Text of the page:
Since then, however, a military-backed ousting of the Muslim Brotherhood government has brought to power Abdel Fattah al-Sisi, a former Egyptian military general who is hostile to Hamas. Restrictions on the enclave have returned to levels similar to those before 2012.
Levy said Hamas’ lack of a strong ally had led to the chaos of last week’s ceasefire attempts – when the party had not been consulted by Egypt and Israel before the deal was offered.
“If we are going to get a successful ceasefire, the difference will be that Hamas will have to be part of the ceasefire rather than having a ceasefire dictated to it,” he said.
What could a ceasefire deal look like?
There are a number of ways in which the crisis could be stopped, ranging from a short-term ceasefire to a more complete truce. The general consensus from analysts IRIN spoke to was that neither side was currently willing to make a long-term pact and the most likely outcome is a ceasing of violence without tackling the underlying causes of the conflict.
Yezid Sayigh, senior associate at the Carnegie Middle East Center, said that would make a similar flare-up in the future all but inevitable.
“Unless the situation changes in Gaza to allow people to live their own lives, then the politics inside it are not going to change.”
He added that the failure of Egypt and Israel to abide by the terms of the November 2012 deal – in which the countries promised to ease the blockade on Gaza in exchange for Hamas preventing all rocket fire from Gaza – had made Hamas less willing to negotiate.
“[They] feel they accepted a ceasefire in November 2012 which has cost them politically as they have had to prevent rocket fire in Gaza without having been able to improve Gaza’s conditions and lift the siege to the extent that was agreed by Egypt and Israel.” As such, he said, Hamas will not make an agreement without guarantees.
Sheikh added that key negotiations would have to focus on a mechanism for opening up the borders to Gaza at the same time as “guaranteeing security on the Israeli side”.
How long will it continue?
Neither side, analysts agreed, is either prepared for or seeking a prolonged conflict. Israeli has called up nearly 50,000 reservists, while international pressure on it has been growing due to the high number of civilian casualties in Gaza.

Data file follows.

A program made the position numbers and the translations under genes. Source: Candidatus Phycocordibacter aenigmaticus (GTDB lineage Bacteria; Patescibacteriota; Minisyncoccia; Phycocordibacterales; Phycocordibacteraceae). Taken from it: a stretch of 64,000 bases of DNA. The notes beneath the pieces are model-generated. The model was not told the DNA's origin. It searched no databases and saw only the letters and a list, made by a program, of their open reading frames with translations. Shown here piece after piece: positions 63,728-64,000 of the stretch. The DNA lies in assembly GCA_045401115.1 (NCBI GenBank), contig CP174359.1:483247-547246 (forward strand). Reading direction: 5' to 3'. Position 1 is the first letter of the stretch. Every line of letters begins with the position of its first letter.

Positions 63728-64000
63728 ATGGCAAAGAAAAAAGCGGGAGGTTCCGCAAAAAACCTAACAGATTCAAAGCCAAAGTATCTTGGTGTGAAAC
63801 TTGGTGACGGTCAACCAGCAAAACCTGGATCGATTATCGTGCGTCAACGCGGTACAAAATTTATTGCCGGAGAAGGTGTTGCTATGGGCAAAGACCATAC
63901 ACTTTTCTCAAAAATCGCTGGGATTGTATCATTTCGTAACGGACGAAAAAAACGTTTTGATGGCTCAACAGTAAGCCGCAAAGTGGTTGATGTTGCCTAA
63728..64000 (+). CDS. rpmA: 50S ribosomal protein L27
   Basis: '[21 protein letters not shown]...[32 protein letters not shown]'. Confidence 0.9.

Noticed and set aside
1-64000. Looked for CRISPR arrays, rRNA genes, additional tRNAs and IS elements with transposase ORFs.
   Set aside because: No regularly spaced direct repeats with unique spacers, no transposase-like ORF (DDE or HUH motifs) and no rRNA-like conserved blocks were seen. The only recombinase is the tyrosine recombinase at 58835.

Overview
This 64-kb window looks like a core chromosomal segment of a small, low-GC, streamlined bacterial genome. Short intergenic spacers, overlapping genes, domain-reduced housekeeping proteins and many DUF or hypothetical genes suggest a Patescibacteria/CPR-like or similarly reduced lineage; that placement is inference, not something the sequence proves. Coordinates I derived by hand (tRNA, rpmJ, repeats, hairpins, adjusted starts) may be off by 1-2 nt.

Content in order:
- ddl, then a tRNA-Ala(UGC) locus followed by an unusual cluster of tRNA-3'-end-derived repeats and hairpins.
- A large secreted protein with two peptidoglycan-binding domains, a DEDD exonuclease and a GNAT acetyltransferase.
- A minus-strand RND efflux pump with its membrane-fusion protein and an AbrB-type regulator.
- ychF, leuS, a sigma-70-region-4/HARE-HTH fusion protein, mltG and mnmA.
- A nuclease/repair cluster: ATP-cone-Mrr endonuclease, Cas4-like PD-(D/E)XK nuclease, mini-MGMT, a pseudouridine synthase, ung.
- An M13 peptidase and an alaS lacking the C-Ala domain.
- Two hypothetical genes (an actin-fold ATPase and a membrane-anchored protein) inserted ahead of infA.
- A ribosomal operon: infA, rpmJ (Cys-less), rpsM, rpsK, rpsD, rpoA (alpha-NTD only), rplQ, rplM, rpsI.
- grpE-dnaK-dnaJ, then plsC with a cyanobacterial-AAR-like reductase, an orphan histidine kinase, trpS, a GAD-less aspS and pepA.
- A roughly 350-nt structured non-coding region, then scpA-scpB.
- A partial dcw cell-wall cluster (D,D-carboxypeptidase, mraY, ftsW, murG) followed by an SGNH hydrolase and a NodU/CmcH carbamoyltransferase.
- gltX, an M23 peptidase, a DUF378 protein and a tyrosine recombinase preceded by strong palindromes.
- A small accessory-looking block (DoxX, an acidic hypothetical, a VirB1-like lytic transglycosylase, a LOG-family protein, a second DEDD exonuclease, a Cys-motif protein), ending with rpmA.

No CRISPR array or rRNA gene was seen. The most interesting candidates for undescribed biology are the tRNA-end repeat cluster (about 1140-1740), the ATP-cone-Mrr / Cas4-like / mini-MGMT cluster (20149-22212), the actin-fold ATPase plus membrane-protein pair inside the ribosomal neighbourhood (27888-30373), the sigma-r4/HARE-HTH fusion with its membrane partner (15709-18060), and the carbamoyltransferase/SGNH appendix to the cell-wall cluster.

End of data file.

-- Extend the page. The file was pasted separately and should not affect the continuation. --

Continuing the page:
“Economically, Israel can’t sustain an operation for months – in terms of maintaining this number of reservists under arms, the actual cost of the military operation and the cost resulting from paralyzing economic activity in southern Israel,” IHS’s Ali said. “The Israelis can’t afford a long war. Throughout history they have looked for fast, spectacular wars rather than long engagements.”
The flurry of diplomatic activity in recent days implies that there is increased international pressure to reach a deal, yet the faltering nature of the negotiations raises the specter of the war dragging on. Levy pointed out that while Netanyahu’s strategy was clearly for a relatively brief engagement, the killing of at least 27 Israeli soldiers in recent days was likely to increase pressure for a further expansion of operations.
Israel occupied Gaza for 38 years until 2005 when it withdrew its forces but later launched a blockade after Hamas was elected in 2006. “Every day that goes by without a ceasefire, there is [more danger of escalation],” Levy said. “We are still not in the occupation scenario but if it carries on for many more days we could be talking about that.”
Sheikh added that the knife-edge nature of the negotiations meant the coming days were vital. “This is a crucial time – things are reaching a critical stage. We could get an announcement of a humanitarian ceasefire or we could get a complete collapse [of negotiations]. With what happened in recent days – the Palestinian civilians and Israeli soldiers killed – the danger is that the conflict takes on a dynamic of its own.”